It is a well-known fact that Michael Jackson was preparing for a world tour before his death. However, the concert, which became known as “the greatest concert that never happened,” was not the only thing that the King of Pop planned but never got to do. He had a long list of things he almost did but didn’t for one reason or another.
Over the years, Jackson planned a number of ambitious projects which never came to fruition. It’s not surprising that details of these ventures made the news. He was the King of Pop, so what else were we expecting?
For the uninitiated, the Elephant Man’s real name was Joseph Carey Merrick. He was called the Elephant Man due to the abnormal growth of his bones and skull, which left him seriously disfigured.
Born on August 5, 1862, Merrick was normal until age five, when strange growths started appearing on his body. He later took up work as a freak, displaying himself to anyone willing to pay until he was taken to London Hospital, where he remained until his death on April 11, 1890. Merrick’s skeleton has been at the London Hospital Medical College since his death. The skeleton fascinated Michael Jackson, who even visited the hospital twice just to see it.
Jackson later submitted a bid to the London Hospital Medical College, requesting to purchase Merrick’s skeleton. The hospital turned down the offer, insisting that Merrick’s skeleton was not for sale. That didn’t deter Jackson, who simply doubled his initial bid and offered $1 million for the skeleton.
Michael Jackson was a big fan of Spider-Man. And how else could he prove his love for the web-slinging superhero other than by actually playing him in a movie? Getting the role of Spider-Man would have been difficult, even for someone of Michael Jackson’s fame, so he just decided to buy Marvel Comics (jointly with veteran comic writer Stan Lee) so that he would be the one calling the shots.
Jackson told Lee of his intentions, thinking Lee could help him get the film rights to Spider-Man. Lee told him he needed to meet with Marvel, since they, not Lee, owned the film rights. To be fair, Jackson could have only been trying to produce the movie and not actually star as Spider-Man, but we can’t say for sure since he and Lee didn’t discuss that in depth. However, Lee believes Jackson wanted to play Spider-Man.
As we already mentioned, Michael Jackson was preparing for a tour prior to his death. Before this concert, he had planned an earlier concert that would have been held in Las Vegas. Plans for the Las Vegas concert began in October 2005 and were very elaborate. To promote the concert, Jackson wanted a 15-meter-tall (50 ft) robot of him moonwalking through the Nevada desert. The robot would have been visible from McCarran International Airport, so that anyone coming to Vegas immediately knew what was up.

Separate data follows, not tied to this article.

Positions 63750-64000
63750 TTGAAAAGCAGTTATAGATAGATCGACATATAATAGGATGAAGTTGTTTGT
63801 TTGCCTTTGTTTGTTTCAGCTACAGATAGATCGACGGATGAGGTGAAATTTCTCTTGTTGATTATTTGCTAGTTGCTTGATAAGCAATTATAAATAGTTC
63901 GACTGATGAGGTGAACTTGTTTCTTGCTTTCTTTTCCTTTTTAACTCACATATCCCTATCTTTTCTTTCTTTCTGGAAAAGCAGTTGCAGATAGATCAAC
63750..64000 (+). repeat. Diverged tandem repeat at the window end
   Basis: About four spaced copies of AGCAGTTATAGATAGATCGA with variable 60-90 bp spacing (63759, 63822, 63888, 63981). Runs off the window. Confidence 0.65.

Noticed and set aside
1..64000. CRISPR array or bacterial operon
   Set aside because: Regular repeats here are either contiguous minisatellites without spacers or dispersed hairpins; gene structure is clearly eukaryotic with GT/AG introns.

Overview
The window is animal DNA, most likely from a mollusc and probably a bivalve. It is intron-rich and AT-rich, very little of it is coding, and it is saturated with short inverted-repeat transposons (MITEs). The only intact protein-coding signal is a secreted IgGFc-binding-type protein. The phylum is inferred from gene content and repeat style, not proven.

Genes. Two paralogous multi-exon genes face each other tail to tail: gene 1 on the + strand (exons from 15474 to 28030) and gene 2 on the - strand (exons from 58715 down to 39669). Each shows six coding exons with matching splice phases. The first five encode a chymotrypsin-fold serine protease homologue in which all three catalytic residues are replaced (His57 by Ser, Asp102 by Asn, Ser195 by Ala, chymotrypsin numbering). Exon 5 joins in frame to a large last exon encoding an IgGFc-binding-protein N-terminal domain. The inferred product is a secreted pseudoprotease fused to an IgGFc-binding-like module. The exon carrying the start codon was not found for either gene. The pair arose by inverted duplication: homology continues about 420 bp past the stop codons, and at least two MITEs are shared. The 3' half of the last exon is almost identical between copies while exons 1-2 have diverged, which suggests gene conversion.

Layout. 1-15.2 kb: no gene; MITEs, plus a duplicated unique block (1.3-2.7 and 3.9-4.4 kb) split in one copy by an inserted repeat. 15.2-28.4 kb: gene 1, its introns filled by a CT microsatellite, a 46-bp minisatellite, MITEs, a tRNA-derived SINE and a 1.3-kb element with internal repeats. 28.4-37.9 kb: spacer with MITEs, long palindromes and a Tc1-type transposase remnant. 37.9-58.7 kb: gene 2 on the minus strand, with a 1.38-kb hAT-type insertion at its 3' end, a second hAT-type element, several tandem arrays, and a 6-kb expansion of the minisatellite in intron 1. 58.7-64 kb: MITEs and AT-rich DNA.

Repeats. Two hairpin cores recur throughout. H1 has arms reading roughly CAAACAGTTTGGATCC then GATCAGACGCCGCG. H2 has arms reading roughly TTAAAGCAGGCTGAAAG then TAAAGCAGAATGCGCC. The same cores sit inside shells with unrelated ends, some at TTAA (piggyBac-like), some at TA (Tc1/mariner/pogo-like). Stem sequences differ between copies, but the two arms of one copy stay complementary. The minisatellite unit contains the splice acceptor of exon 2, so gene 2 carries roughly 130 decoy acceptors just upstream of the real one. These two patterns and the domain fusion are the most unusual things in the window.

Sketches were made for the robot, and Jackson liked them, but there was no money to build it. The giant robot was shelved for a smaller one that would have manned the door of a Michael Jackson–themed hotel and casino. Again, money was an issue, and the plan was also shelved. The concert itself was soon canceled.
Michael Jackson almost starred as Jar Jar Binks in Star Wars: Episode I—The Phantom Menace. He would have gotten the role if it weren’t for the fact that he insisted on using prosthetics and makeup to play the character rather than using CGI, which the director, George Lucas, preferred. The role later went to Ahmed Best, who had no qualms with playing the role with CGI.
Best never knew he had been up against Michael Jackson for the role. He only realized this after Lucas introduced him to Jackson as “Jar Jar” during one of Jackson’s concerts. At the after-party, Best asked Lucas why he had introduced him as Jar Jar, and Lucas told him that Michael Jackson was interested in the role and would have gotten it if he hadn’t insisted on using prosthetics and makeup.
Michael Jackson seriously wanted the lead role of Willy Wonka in 2005’s Charlie and the Chocolate factory. When he learned the film was in the works, he quickly made a soundtrack and offered it to Warner Bros. in exchange for the lead role in the film. Warner wanted the soundtrack, but they didn’t want Jackson in the lead role.
Warner made Jackson an offer: He could name any price he wanted for the soundtrack and get another role apart from Willy Wonka. Jackson refused; it was Willy Wonka or nothing. The role of Wonka later went to Johnny Depp, who was accused of copying Jackson. Depp denied any claims of similarities between his character and Michael Jackson and explained that the character had nothing to do with Jackson.
In 1983, Steven Spielberg was working on a Peter Pan movie that was supposed to star Michael Jackson. Spielberg later lost the film rights to Disney Studios and an entrepreneur named Dodi Fayed. Fayed immediately made it clear that he was not having Michael Jackson in the film.